In the interest in getting a post up about what I’ve done, and not getting too bogged down in backstory to report, here is a picture post and a rough outline of my trip.

I arrived in Bangkok 10/10 where I could have taken a taxi to the popular Khao San backpacking area (or an AE3 bus, but they weren’t running for some inexplicable reason). I opted instead to take the train and then try to find the public bus, which ended up working out but taking much longer. At 58 baht vs ~350 for a taxi, though, it was monetarily very worthwhile.

In Bangkok I met up with Jenny where we took care of business before hopping on a bus that night to Koh Tao. We spent 4 and a half days on Koh Tao getting our PADI open water certifications with our awesome instructor Amy from Cali and exploring the island.

From Koh Tao we took a night boat south to the mainland town of Krabi where we stayed in a very nice guesthouse and ventured out with a German girl (that Jenny had met in Bangkok and run into again on the bus from the pier to Krabi) and guy to visit the Tiger Cave Temple. We went out for drinks with the Germans that evening, but after walking up – and then down – 1,237 steps in the midafternoon Thai heat, I was exhausted and headached and went to bed at 9:30.

The next day we took a longtail boat from Krabi to Railey, where we made friends with Claire and Sophie, a Brit and Swiss (respectively), who were traveling together with absolutely no plans and no goals other than hopefully making it to Nepal by some point in November. We had intended to spend about 2 days on Railey before heading to Koh Phi Phi, but liked Railey so much that we stayed the entire time until I left for Bangkok to get Cait. With an incredibly striking landscape and plenty of kayaking, hiking, climbing, snorkeling, and cliff jumping (not to mention general beach-ing), we had no problem filling our time. I spent time on the beach and climbing the mountain up to the viewpoint and also took my Deepwater Solo trip (with some pictures in a previous post) while Jenny enjoyed her intro-to-climbing class and the penis cave (more on that later (someone remind me if I forget)).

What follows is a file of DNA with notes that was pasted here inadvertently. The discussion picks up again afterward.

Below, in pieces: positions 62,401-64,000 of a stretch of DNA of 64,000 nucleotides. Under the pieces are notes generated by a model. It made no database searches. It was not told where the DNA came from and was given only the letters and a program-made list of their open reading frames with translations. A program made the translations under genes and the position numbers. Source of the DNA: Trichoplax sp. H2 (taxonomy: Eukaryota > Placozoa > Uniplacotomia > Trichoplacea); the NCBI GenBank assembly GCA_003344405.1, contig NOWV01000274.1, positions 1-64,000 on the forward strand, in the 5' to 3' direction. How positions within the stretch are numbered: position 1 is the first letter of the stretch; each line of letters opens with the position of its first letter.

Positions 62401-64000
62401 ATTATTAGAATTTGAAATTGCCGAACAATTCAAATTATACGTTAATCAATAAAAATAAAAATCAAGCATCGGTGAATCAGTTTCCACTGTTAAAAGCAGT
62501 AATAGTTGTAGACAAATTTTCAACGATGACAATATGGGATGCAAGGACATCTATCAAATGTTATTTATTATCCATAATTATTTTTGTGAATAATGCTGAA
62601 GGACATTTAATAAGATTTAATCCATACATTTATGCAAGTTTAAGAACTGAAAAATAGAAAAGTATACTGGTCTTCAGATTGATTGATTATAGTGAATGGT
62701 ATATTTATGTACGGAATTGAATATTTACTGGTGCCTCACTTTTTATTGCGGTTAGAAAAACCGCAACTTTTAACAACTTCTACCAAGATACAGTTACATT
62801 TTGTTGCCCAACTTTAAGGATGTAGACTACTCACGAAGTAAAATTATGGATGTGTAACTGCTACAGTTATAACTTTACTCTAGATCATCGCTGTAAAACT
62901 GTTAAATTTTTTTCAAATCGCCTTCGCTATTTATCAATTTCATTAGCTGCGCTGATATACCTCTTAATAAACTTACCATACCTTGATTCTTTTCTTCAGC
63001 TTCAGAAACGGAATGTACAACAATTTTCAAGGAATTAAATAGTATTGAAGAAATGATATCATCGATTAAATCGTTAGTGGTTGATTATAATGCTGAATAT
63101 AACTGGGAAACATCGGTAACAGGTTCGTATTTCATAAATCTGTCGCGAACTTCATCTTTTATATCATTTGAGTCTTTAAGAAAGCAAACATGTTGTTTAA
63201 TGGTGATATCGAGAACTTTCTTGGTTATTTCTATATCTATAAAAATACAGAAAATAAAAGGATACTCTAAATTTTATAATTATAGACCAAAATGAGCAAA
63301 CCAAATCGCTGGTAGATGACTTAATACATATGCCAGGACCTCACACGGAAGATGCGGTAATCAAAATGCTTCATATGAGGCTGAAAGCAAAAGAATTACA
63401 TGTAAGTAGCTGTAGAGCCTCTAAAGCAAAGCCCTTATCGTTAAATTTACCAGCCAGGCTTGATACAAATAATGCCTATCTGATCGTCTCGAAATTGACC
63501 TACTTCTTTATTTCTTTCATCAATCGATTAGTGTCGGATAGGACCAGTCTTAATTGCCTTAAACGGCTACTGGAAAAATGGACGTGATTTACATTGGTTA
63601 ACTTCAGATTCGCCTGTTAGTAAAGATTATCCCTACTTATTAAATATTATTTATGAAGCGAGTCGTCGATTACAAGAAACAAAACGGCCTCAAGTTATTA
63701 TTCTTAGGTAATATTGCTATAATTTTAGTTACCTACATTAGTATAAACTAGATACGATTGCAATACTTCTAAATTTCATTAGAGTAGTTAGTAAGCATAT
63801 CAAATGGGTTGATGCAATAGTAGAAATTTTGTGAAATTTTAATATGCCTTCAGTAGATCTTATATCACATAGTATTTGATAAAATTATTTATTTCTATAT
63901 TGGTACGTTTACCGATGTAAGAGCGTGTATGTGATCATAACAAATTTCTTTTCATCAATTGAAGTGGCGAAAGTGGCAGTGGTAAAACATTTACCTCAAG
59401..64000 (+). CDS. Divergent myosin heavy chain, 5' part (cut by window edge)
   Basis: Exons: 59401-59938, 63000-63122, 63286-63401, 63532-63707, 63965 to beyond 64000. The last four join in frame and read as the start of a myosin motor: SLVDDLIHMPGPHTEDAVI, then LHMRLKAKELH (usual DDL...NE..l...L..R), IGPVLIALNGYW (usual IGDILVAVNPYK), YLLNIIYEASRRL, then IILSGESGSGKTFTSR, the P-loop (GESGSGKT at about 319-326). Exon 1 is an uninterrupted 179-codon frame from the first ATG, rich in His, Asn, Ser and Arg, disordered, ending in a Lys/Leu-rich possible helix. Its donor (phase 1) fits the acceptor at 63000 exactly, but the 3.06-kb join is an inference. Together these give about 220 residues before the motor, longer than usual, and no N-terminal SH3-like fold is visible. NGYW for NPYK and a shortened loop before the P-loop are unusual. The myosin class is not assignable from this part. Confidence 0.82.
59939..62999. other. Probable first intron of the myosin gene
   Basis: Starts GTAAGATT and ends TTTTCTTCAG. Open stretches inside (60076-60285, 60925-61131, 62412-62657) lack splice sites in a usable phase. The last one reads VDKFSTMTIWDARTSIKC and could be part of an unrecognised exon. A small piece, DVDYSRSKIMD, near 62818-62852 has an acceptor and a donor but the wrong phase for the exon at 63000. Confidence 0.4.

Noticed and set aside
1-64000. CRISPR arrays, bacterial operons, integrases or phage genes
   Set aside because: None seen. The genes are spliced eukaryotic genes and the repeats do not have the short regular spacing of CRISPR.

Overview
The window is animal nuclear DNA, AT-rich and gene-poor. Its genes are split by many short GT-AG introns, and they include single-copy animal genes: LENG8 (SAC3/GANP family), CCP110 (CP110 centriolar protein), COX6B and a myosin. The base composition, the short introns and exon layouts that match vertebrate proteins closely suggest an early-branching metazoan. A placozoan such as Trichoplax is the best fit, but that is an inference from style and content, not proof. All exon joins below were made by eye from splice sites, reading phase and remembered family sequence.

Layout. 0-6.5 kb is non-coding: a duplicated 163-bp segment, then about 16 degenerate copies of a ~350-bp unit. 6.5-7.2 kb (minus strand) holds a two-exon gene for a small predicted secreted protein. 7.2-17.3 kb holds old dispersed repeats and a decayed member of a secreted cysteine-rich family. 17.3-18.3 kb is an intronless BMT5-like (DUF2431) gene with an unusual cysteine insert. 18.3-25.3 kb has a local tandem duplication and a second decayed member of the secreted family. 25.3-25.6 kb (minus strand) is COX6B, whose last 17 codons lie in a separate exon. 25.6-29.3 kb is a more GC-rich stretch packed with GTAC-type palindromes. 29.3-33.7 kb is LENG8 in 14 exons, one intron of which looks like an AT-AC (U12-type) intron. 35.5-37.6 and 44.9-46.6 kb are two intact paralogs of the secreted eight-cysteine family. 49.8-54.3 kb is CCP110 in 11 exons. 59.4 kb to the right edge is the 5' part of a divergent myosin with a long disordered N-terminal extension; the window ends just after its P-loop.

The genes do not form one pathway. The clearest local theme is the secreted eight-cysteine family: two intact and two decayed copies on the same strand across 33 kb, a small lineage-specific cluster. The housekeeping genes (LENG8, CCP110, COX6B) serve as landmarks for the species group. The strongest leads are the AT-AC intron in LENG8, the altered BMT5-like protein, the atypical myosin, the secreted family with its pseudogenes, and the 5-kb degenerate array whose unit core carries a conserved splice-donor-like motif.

It was immediately after getting off the boat from my deepwater soloing trip that I experienced the less-than-enjoyable jungle trek I mentioned earlier. The long and short of the story is that I thought the trip ended around 3, and told Jenny I would meet her at 3:30 to catch a boat to the mainland to get the bus to Bangkok. When the trip didnt get back to Railey until after 6, I attempted to rush back to meet her (“Jenny! I’m not dead from some horrible cliff climbing / sea drowning mishap!”). In my rush I took a “shortcut”, and in the dark on my shortcut I took some wrong turns. And in the dark on my wrong turns I asked a local man if I was heading the right way to the East Beach (Railey has East and West beaches). When he smiled and nodded and said “Tonsai” I assumed he was using the local name for the beach and kept going. Knowing that the two beaches were not more than 10 minutes apart, I kept heading into the jungle assuming it would be faster to get out that to turn around, and it was quickly getting VERY dark and I had no flashlight, no shoes, and no desire to spend the night in the jungle.

It quickly became apparent that I was not going the right way, but at that point I had already fallen and split open my foot and was so far into the jungle that I didn’t dare turn around for fear that the multiple turns I had taken would be too hard to see in the dark and I would never find my way out. Luckily I almost clotheslined myself on a power wire I didn’t see in the dark. I say luckily, because power wires meant civilization and this gave me hope that I really was heading toward something, maybe even East Beach. But I wasn’t.